Will Gilbey: Yeah, you’ve gotta have breathes, haven’t you? It’s gotta be sort of, set up, punchline. That first 20 minutes is the set up that needs to be paid off. We’ve built enough of this base to lay out the last part, but in terms of maintaining tension, I think it’s down to having those moments of quiet in between. And that all happens in the script, but you are hoping it’ll work out and be tense once you start editing. Then adding music on top of that certainly helps.

Nick: Speaking of the script, Jericho Ridge, as tense and action-packed as it is, really has this human drama at its core. How important is that aspect of the story when you’re piecing it all together?

Will Gilbey: That actually sort of just developed throughout the process. You know, you write one or two drafts, and you don’t really know what it’s all about yet. Like the son for example, he didn’t come into the film initially until 30-40 pages in. He wasn’t that featured in the beginning because his presence was on the phone.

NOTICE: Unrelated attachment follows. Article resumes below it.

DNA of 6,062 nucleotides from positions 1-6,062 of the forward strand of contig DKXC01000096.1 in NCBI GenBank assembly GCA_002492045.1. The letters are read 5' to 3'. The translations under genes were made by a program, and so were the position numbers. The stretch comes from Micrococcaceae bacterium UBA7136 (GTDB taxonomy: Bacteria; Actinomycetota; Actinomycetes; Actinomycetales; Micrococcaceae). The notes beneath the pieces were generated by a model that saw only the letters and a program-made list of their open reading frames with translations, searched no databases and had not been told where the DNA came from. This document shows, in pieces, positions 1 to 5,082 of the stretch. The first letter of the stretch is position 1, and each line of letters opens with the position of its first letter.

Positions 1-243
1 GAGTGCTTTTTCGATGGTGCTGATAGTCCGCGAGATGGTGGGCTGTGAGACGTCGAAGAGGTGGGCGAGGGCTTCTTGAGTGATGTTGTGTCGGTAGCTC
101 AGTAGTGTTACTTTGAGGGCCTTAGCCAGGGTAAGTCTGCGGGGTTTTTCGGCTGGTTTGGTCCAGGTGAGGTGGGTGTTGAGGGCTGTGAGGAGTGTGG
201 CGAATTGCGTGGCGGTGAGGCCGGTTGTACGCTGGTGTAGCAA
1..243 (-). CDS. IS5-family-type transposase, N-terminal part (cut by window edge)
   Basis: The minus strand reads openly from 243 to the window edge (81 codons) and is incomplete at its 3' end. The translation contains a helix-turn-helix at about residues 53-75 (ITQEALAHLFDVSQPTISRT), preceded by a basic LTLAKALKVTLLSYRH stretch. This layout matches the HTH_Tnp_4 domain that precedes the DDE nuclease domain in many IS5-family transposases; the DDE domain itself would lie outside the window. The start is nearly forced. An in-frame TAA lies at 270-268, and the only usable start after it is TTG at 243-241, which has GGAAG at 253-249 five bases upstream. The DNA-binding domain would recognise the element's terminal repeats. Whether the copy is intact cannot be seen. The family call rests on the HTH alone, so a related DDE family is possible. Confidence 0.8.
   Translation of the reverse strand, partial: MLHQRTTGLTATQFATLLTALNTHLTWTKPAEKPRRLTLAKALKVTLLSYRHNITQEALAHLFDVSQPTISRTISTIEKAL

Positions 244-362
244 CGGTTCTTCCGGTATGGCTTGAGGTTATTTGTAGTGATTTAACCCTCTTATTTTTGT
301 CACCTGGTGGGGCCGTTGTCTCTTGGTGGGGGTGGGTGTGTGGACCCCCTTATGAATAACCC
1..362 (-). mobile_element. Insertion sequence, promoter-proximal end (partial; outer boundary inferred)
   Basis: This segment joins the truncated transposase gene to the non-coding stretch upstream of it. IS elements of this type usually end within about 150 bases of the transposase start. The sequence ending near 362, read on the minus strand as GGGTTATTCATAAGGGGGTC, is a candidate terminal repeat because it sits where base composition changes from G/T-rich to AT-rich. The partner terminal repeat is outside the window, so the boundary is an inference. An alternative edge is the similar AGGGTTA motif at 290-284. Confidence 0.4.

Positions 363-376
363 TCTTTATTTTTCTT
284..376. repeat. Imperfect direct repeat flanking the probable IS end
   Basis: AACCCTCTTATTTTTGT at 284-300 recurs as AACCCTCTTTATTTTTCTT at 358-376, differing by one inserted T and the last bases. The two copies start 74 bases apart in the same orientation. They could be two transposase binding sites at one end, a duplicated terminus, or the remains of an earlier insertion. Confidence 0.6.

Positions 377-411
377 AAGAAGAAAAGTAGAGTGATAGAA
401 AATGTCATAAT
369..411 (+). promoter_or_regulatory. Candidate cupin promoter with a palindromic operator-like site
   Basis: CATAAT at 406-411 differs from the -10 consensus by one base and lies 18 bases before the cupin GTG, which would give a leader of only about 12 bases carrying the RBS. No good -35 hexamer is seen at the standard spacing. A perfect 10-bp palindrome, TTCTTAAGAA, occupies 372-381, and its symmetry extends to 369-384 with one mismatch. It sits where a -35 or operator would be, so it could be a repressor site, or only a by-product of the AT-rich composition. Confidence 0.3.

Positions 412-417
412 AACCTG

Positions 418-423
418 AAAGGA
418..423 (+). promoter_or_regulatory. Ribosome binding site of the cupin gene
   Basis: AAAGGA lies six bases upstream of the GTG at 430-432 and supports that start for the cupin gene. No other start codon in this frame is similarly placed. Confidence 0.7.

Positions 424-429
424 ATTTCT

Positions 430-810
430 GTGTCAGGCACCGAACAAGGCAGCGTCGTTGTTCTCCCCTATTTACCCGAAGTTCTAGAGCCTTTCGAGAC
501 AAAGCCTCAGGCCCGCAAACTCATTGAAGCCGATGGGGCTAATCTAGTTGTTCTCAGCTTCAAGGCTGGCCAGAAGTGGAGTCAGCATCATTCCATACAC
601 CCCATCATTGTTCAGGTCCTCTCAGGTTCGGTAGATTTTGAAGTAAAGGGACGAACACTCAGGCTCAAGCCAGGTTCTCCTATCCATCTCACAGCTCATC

But then as you write and develop, that’s when it becomes… well, I don’t want to spoil it by exactly saying what, but the relationship is absolutely central to the drama, to the action, to everything.

It was the same with character of Earl Macready, who’s played by Michael Socha. He’s not in the opening draft either. He was someone who slowly built-up interest as the danger from within and the comic relief.

Nick: You mentioned the music before, and I wanted to ask about the collaboration with your composer Christopher Benstead. I loved his pulse pounding score…